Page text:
Pierre Mendès-France (1907-1982): French socialist statesman and prime minister (June 1954-February 1955). The man who ended the first Vietnam war.

Born in a Jewish family, he became a lawyer and then a député (member of parliament)in 1932 (yes, at 25). When WWII broke out, he served in the air force before being arrested by the Vichy government. He then escaped and fled to London in February 1942, and served in the French free air forces for a while, after which he assisted Charles De Gaulle as a "shadow minister of economy".

After the Libération, i.e. when the Allies kicked the Germans'asses out of France but failed to get rid of De Gaulle, he became the minister of "national economy" (in France, everything is "national"). But his rather austere economic policies made him highly unpopular ("what do you mean, 'harnessing inflation' ?"), and he had to resign in April 1945.

Excerpt from the Encyclopaedia Britannica : "A deputy again from June 1946, Mendès-France came to the fore as a severe critic of successive governments' policies on economics, the war in Indochina, and North Africa. After the French were defeated at Dien Bien Phu by the Viet Minh in May 1954, he became premier on the pledge that he would end France's involvement in Indochina within 30 days. His promise was fulfilled at the revitalized Geneva conferences, and an armistice line was drawn between the two halves of Vietnam at the 17th parallel. He then paved the way for Tunisian autonomy and assisted the defeat of the European Defense Community, accepting instead a British plan for German rearmament. Again Mendès-France's policies made him unpopular, and, on Feb. 5, 1955, he was defeated. The immediate cause of his fall was his proposed economic-reform program", that is, a good old package of austerity reforms - you know, the word "socialist" just doesn't have the same meaning in France as in the rest of the world.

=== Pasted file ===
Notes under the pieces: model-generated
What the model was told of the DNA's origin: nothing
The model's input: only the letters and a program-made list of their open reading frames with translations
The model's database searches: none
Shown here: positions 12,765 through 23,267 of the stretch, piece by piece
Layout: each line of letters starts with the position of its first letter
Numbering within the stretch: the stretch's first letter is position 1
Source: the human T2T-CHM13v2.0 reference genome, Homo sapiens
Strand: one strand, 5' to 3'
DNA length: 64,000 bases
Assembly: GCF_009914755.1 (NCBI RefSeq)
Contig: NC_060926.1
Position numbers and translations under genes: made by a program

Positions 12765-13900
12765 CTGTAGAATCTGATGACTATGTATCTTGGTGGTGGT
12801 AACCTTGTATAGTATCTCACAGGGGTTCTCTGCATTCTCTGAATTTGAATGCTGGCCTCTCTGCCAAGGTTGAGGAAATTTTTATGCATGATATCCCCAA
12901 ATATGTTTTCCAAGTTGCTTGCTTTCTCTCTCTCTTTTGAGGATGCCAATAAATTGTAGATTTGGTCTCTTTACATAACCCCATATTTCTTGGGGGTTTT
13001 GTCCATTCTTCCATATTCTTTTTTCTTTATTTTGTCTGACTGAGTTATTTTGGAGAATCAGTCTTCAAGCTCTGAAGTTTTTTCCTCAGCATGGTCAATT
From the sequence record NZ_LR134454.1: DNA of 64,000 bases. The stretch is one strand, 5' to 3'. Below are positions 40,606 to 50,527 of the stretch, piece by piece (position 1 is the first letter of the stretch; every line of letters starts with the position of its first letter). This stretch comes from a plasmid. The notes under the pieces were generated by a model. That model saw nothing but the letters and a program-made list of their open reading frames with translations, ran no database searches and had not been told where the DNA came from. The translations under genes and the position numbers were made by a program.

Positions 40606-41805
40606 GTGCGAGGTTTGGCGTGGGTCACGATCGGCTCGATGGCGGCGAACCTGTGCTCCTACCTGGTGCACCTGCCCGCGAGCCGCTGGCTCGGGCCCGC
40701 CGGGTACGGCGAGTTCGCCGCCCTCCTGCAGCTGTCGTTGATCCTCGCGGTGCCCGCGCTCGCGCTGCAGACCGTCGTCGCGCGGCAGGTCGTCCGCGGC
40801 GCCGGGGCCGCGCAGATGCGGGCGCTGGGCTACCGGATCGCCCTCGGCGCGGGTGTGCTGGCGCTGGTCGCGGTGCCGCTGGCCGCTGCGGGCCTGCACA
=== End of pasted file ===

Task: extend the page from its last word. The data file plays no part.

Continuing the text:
After that, he remained an important figure of domestic politics, being re-elected every now and then. When Francois Mitterrand became the first socialist president of France in 1981, he gave tribute to Mendès-France, telling him how "nothing would have been possible without (him)". Pierre Mendès-France died in Paris, in October 1982.

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